It’s in our instinct to name things. Often, something doesn’t feel real until it has a name. But in the marketing world, this instinct often gets us into trouble. We’re tempted to name every product, every feature, every service. After all, how do we sell something without a name?
The problem is that, in marketing, names aren’t just names. Names are brands. Or at least they can turn into brands really fast. And brands need commitment and a whole phalanx of resources behind them to be successful—everything from brand guidelines to the full range of collateral to stories to campaign initiatives to all the personnel that makes all that possible.
So before you name that baby, and especially before you logo that baby, here are a few questions to ask, as well as some possible solutions to avoid black eyes from your brands.
You’re in a company. So you have one brand automatically. But what about your product? It needs a brand, right? Maybe. But the second your offering has a brand separate from the corporate brand, you have to start juggling. What are you selling to the market, your company or the product? What story are you telling? Both? It’s possible to do. But even more possible is the risk of splitting resources, watering down market share, and sowing confusion.
A simple way to see if this works is to mock up a piece of collateral. A one sheet, say, or a small booth. Where does the corporate logo go? Where does the product logo? Do the two logos or names together make the collateral look co-branded, like the brands are partners instead of a company and a product? Are you forced to deemphasize one over the other every single time?
IBM Watson is a good case study here. You couldn’t have a stronger brand than IBM. But when they named and logo’d Watson and gave it its own story, so many resources went into the Watson brand it became stronger than the IBM brand in this case. Over the years, their collateral and message struggled with the opposition of these two brands. Even today, on the front page of the Watson site, you see offerings advertised as: “IBM Research” “Watson for Health” “Watson Assistant” “IBM Security with Watson.”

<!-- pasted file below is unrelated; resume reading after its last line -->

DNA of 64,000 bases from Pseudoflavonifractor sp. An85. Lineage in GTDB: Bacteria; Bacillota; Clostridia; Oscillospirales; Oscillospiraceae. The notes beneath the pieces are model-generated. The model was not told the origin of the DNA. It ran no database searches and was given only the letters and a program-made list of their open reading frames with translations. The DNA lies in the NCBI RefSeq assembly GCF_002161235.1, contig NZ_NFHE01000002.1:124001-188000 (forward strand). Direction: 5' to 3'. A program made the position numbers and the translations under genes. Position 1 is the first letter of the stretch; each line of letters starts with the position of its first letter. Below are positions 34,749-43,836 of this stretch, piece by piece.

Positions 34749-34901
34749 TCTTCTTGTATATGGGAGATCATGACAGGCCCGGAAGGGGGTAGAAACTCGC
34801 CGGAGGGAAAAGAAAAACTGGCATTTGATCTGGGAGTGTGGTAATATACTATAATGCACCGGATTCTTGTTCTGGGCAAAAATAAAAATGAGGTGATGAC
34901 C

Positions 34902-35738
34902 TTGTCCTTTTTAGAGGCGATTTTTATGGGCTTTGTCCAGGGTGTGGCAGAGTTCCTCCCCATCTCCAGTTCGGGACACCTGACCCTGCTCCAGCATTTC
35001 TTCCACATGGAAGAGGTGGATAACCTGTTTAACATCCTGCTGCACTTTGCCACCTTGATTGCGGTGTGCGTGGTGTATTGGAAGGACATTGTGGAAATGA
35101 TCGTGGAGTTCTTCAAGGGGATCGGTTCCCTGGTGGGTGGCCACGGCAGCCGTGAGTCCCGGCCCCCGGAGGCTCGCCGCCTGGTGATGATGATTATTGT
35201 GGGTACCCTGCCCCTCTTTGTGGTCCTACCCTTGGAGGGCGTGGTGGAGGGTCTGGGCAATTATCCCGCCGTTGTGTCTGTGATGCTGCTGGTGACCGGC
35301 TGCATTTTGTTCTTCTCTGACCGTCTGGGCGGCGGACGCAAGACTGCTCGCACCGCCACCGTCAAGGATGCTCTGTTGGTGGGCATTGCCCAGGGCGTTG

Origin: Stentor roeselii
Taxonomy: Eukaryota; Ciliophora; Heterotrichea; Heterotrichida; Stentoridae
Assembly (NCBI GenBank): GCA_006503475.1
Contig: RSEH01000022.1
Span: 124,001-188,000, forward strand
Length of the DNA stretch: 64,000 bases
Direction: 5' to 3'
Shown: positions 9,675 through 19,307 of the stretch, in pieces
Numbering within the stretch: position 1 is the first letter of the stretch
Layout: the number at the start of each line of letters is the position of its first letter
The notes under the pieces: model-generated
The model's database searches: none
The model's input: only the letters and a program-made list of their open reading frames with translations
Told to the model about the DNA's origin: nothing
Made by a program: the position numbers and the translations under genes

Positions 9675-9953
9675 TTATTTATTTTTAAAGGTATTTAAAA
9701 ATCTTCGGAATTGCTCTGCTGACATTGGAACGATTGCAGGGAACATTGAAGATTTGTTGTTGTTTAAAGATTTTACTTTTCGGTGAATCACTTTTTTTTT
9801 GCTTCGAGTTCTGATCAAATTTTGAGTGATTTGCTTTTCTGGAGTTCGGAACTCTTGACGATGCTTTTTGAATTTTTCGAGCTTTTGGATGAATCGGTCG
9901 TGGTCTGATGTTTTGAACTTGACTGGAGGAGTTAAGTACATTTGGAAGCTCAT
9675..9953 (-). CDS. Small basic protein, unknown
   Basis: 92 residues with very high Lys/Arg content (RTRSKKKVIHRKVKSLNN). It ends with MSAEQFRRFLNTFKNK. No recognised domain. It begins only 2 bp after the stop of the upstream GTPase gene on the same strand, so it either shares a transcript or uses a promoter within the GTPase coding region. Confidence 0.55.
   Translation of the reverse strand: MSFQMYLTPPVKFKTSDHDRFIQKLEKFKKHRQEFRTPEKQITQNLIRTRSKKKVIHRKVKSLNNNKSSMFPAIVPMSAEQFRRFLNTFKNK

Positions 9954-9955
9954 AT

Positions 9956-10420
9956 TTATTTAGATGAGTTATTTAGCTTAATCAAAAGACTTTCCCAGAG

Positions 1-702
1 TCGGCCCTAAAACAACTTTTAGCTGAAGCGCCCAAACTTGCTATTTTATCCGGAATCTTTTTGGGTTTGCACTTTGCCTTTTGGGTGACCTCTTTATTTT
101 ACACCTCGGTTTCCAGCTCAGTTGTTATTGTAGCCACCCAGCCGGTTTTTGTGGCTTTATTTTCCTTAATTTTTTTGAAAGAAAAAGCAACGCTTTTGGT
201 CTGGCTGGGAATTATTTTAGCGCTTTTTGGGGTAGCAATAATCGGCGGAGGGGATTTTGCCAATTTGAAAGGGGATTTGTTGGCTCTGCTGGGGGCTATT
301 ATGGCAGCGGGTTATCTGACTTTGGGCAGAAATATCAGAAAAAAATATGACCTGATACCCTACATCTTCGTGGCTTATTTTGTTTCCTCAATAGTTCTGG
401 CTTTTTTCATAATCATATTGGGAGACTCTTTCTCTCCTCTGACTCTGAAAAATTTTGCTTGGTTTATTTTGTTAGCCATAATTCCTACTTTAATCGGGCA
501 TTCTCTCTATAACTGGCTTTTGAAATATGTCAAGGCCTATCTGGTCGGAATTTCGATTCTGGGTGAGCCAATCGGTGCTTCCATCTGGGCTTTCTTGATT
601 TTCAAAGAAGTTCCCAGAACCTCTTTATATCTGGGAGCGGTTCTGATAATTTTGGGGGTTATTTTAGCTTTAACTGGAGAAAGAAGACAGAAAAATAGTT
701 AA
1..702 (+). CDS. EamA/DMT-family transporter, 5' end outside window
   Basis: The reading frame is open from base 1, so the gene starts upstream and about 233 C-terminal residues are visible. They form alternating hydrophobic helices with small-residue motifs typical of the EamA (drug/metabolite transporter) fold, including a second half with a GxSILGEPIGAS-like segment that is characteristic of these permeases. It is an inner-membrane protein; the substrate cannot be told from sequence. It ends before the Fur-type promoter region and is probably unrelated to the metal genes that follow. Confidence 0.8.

The only reason IBM and Watson work at all is because IBM has large reserves of cash for both brands. The IBM brand has a century of investment, and when they started pushing Watson, they invested Bob Dylan and Stephen King levels of money into the Watson brand. And if it’s still confusing once you start getting into what IBM and Watson are actually selling, then smaller organizations have much less of a chance of successfully juggling multiple brands.
Every brand needs its own life. A new brand is never a simple add-on to the old brand. It’s double the work, double the resources. Probably more than double because in addition to pushing both brands you’re also trying to keep each brand from pushing against each other. And if both dogs are eating out of the same bowl and running around the same yard, that’s really difficult to manage.
What does your product roadmap look like? What does your company roadmap look like? What is your story? Will that really cool product name suddenly become a problem when you have to replicate it two more times for two more products? Or when the business changes as a whole? Are you keeping one product and then just adding features and capabilities to that product? Depending on the plan, you can inadvertently back yourself into a corner just by naming something. And that means when you should be busy marketing, you’ll be busy going through the travails and possible equity loss of a rebrand.
1. Unify the Company and Product Under One Name: This option isn’t for every company, but it is simple and clean. You have one brand. One story. You are what you sell. Maybe you release features for what you sell, add some capabilities, but you’re always selling the one brand.
2. Divorce the Company and Product: Go all in on two different brands by keeping them separate. There is still a resources issue here because you’re basically running two companies, and this really only works if the company and product are completely different or in different industries. Otherwise you’re possibly competing with yourself. But you can at least avoid market and customer confusion.
3. Create a Hierarchy: Usually two brands are difficult and three brands are difficult, but once you get to four brands, it gets easier. Now you can create a real, nicely defined hierarchy (you can’t have a hierarchy of two, and three is a trinity). Now you have the umbrella of a corporate brand and underneath a series of equal but different sub-brands. You still need to stay vigilant to keep those brands equal and in line with the corporate brand (and to avoid sub-sub-brands), but it's more easily organized.
4. Start a Flexible Branding System: Instead of naming your first product, create a flexible branding and naming system. That way as products need names, you have a consistent taxonomy and design. You still have to get over the hump of one company brand and one to three product brands, but if that’s where your roadmap is going, follow it well.
5. Treat Things Like Things: How about not naming anything? When Apple put out its watch, they named it...watch. More importantly, they named it Apple Watch. This way, there’s no confusion about the product and every dollar of brand investment goes to the same place: Apple. If the iPhone came out today, it would be the Apple phone. Facebook adding a messaging app? Facebook Messenger. Google Maps sells Google just as much as Google Search does.
In the end, whatever path you go down with your brand slate, do it with discipline. Institute design and strategy rules. Document those rules. Follow those rules. An organized approach will go a long way to solving the challenges of brand juggling.